Advertisement
YOU ARE HERE: LAT HomeCollectionsJoey Olivo
IN THE NEWS

Joey Olivo

FEATURED ARTICLES
SPORTS
March 30, 1985 | United Press International
Joey Olivo of Los Angeles Friday night became the first United States fighter ever to win the world light-flyweight championship, dethroning Francisco Quiroz of the Dominican Republic in 15 rounds. Olivo won a unanimous decision with judge Rogerio Perez scoring it 145-142, judge Roberto Ramirez 143-142 and referee Carlos Berrical 145-143.
ARTICLES BY DATE
CALIFORNIA | LOCAL
April 13, 1990 | JOCELYN Y. STEWART, TIMES STAFF WRITER
While his friends grew up battling rival gang members on the streets of East Los Angeles, Joey Olivo fought for his barrio another way. Olivo's bouts were in the ring. At age 15, he put aside gang life and launched a successful career in professional boxing, becoming the only U.S. fighter ever to hold a world junior-flyweight title. In the neighborhood, he quickly rose to legendary status. On Thursday, the legend returned home.
Advertisement
SPORTS
May 14, 1985 | RICHARD HOFFER, Times Staff Writer
Boxing's junior-flyweight division requires little of its contenders. You can get by with a supersonic metabolism, a tolerance for anonymity and the willingness to work for minimum wages when everybody else in boxing is pulling down million-dollar purses and griping about it. In other words, the division's requirements are not quite the same as the heavyweight division's. Take the metabolism.
SPORTS
June 14, 1988
Joey Olivo, the World Boxing Assn. junior flyweight champion, scored a unanimous 12-round decision to win the North American Boxing Federation flyweight championship over Fernando Varguez Monday night at the Forum. Olivo, 112, from Los Angeles, easily outpointed Varguez, of Meridan, Mexico, winning by large margins on all three judges' cards. Varquez, 112, slipped to 30-5-1 with 23 knockouts. Olivo, ranked No. 2 by the NABF, improved his record to 38-5 with nine knockouts.
SPORTS
June 14, 1988
Joey Olivo, the World Boxing Assn. junior flyweight champion, scored a unanimous 12-round decision to win the North American Boxing Federation flyweight championship over Fernando Varguez Monday night at the Forum. Olivo, 112, from Los Angeles, easily outpointed Varguez, of Meridan, Mexico, winning by large margins on all three judges' cards. Varquez, 112, slipped to 30-5-1 with 23 knockouts. Olivo, ranked No. 2 by the NABF, improved his record to 38-5 with nine knockouts.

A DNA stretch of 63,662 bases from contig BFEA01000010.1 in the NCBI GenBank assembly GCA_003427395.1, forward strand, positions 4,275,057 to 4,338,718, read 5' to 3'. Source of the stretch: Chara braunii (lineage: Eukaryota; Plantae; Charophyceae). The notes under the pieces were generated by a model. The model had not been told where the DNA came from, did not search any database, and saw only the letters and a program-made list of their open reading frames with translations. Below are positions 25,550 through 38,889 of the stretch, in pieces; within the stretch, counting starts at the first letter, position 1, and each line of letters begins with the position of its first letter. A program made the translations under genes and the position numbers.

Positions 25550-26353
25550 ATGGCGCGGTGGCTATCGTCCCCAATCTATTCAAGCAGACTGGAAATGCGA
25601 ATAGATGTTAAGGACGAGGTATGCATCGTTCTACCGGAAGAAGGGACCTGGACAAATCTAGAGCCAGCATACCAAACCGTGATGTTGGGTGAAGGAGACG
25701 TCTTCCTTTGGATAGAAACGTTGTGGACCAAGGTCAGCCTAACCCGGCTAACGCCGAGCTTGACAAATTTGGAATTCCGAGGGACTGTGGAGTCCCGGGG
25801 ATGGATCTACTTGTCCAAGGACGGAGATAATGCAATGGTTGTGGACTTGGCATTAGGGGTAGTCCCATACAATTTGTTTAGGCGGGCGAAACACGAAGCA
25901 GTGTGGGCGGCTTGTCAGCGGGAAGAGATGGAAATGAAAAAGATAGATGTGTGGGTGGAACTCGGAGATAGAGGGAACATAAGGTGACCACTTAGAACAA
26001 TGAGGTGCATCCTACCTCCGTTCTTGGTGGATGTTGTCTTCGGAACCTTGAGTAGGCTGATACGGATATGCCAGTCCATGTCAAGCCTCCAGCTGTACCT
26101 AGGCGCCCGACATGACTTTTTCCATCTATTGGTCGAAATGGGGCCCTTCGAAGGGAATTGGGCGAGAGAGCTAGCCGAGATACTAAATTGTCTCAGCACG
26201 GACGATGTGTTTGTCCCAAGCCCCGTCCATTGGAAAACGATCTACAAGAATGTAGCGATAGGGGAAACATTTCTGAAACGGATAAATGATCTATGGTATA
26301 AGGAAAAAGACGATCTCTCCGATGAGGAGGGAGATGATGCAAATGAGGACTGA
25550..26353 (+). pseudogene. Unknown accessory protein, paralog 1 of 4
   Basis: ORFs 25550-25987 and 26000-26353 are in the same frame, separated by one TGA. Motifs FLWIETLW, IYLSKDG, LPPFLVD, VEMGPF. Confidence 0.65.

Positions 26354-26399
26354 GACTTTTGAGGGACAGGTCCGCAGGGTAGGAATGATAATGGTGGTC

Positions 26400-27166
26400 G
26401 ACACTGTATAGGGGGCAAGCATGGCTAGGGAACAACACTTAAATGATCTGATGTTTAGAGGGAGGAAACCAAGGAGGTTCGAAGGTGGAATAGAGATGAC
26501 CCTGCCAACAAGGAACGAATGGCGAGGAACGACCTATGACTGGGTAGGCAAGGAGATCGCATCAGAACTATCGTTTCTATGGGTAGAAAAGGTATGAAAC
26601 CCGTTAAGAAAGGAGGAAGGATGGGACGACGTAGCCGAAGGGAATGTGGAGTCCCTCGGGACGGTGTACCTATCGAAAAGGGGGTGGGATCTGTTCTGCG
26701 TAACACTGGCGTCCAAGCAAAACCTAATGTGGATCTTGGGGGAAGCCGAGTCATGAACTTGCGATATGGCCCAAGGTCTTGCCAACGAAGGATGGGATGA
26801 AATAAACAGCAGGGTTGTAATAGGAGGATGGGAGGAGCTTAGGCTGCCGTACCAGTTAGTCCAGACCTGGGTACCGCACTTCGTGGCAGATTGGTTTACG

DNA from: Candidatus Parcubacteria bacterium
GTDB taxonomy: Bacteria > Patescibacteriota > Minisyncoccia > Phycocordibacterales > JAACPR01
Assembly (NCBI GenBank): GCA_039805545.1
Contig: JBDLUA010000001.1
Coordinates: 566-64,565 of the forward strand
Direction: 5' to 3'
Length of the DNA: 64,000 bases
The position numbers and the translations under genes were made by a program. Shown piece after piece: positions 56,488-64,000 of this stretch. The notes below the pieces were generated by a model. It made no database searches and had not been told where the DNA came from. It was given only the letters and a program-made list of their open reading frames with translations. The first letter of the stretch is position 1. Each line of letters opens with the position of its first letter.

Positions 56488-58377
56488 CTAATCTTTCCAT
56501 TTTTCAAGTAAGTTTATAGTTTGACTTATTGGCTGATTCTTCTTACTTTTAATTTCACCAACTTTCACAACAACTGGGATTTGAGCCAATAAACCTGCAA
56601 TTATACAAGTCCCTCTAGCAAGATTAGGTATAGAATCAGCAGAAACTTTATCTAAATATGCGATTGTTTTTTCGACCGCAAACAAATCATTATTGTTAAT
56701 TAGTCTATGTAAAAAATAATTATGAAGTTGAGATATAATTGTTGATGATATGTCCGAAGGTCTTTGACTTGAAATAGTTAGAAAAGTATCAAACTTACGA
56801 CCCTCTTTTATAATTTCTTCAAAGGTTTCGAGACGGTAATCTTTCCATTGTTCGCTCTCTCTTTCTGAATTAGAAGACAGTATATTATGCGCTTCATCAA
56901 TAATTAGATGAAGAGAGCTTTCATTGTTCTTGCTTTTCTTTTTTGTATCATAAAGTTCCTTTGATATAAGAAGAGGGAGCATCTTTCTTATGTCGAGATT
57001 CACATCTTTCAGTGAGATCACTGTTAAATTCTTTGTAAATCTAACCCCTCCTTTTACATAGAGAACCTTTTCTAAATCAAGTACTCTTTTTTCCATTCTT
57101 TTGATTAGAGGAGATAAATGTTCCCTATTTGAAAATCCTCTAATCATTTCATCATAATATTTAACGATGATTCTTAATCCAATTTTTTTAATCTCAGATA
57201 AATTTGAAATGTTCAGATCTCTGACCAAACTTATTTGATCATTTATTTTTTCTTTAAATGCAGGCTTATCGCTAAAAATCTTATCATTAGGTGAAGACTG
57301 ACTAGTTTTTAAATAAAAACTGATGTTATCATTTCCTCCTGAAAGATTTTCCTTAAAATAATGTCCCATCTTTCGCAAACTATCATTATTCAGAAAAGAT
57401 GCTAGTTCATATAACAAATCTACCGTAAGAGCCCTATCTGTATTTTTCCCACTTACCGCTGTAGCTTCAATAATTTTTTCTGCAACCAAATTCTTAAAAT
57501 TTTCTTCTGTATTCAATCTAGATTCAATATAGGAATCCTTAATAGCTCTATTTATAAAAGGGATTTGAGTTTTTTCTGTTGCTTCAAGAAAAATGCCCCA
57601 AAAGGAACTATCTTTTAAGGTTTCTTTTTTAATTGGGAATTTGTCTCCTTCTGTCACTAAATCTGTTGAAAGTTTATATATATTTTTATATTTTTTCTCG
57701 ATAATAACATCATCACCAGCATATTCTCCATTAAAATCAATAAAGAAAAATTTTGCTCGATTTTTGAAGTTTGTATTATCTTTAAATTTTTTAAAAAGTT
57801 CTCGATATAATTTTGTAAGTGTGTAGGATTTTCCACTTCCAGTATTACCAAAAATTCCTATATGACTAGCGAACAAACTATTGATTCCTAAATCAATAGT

CALIFORNIA | LOCAL
April 13, 1990 | JOCELYN Y. STEWART, TIMES STAFF WRITER
While his friends grew up battling rival gang members on the streets of East Los Angeles, Joey Olivo fought for his barrio another way. Olivo's bouts were in the ring. At age 15, he put aside gang life and launched a successful career in professional boxing, becoming the only U.S. fighter ever to hold a world junior-flyweight title. In the neighborhood, he quickly rose to legendary status. On Thursday, the legend returned home.
MAGAZINE
February 2, 1986 | RICHARD HOFFER, Richard Hoffer is a sportswriter for The Times
Joey Olivo, a one-time East Los Angeles gang member, is the only U.S. fighter to ever hold a world junior-flyweight title. He won the WBA championship in March, 1985, but lost it in December in Seoul on a split decision to Yu Myong Yu of South Korea. In his career, he has made few headlines and little money. When not boxing, he works part time in a dental lab in Los Angeles Q: Why have we heard so little about you in this country?
MAGAZINE
February 2, 1986 | RICHARD HOFFER, Richard Hoffer is a sportswriter for The Times
Joey Olivo, a one-time East Los Angeles gang member, is the only U.S. fighter to ever hold a world junior-flyweight title. He won the WBA championship in March, 1985, but lost it in December in Seoul on a split decision to Yu Myong Yu of South Korea. In his career, he has made few headlines and little money. When not boxing, he works part time in a dental lab in Los Angeles Q: Why have we heard so little about you in this country?
SPORTS
May 14, 1985 | RICHARD HOFFER, Times Staff Writer
Boxing's junior-flyweight division requires little of its contenders. You can get by with a supersonic metabolism, a tolerance for anonymity and the willingness to work for minimum wages when everybody else in boxing is pulling down million-dollar purses and griping about it. In other words, the division's requirements are not quite the same as the heavyweight division's. Take the metabolism.
SPORTS
March 30, 1985 | United Press International
Joey Olivo of Los Angeles Friday night became the first United States fighter ever to win the world light-flyweight championship, dethroning Francisco Quiroz of the Dominican Republic in 15 rounds. Olivo won a unanimous decision with judge Rogerio Perez scoring it 145-142, judge Roberto Ramirez 143-142 and referee Carlos Berrical 145-143.
SPORTS
December 6, 1985 | GORDON EDES, Times Staff Writer
The hand is healed and the dream is no longer deferred for Paul Gonzales. At last, 16 months after winning an Olympic gold medal, the timetable toward professional success is accelerating for the boxer from East Los Angeles. Before an estimated crowd of 1,500 at the Hollywood Palladium Thursday night, Gonzales breezed to a unanimous, eight-round decision over Joey Roach of Boston in only his second professional fight.
SPORTS
March 3, 1985
A major controversy hit the home of the Olympic movement Saturday after doping tests on six Greek athletes proved positive on the eve of the European indoor track and field championships. The tests were carried out at the University of Athens Feb. 27 on the instructions of SEGAS, the Greek Athletics Federation, to avoid any possible embarrassment at the indoor championships. But the results of the tests have caused an uproar.
Los Angeles Times Articles
|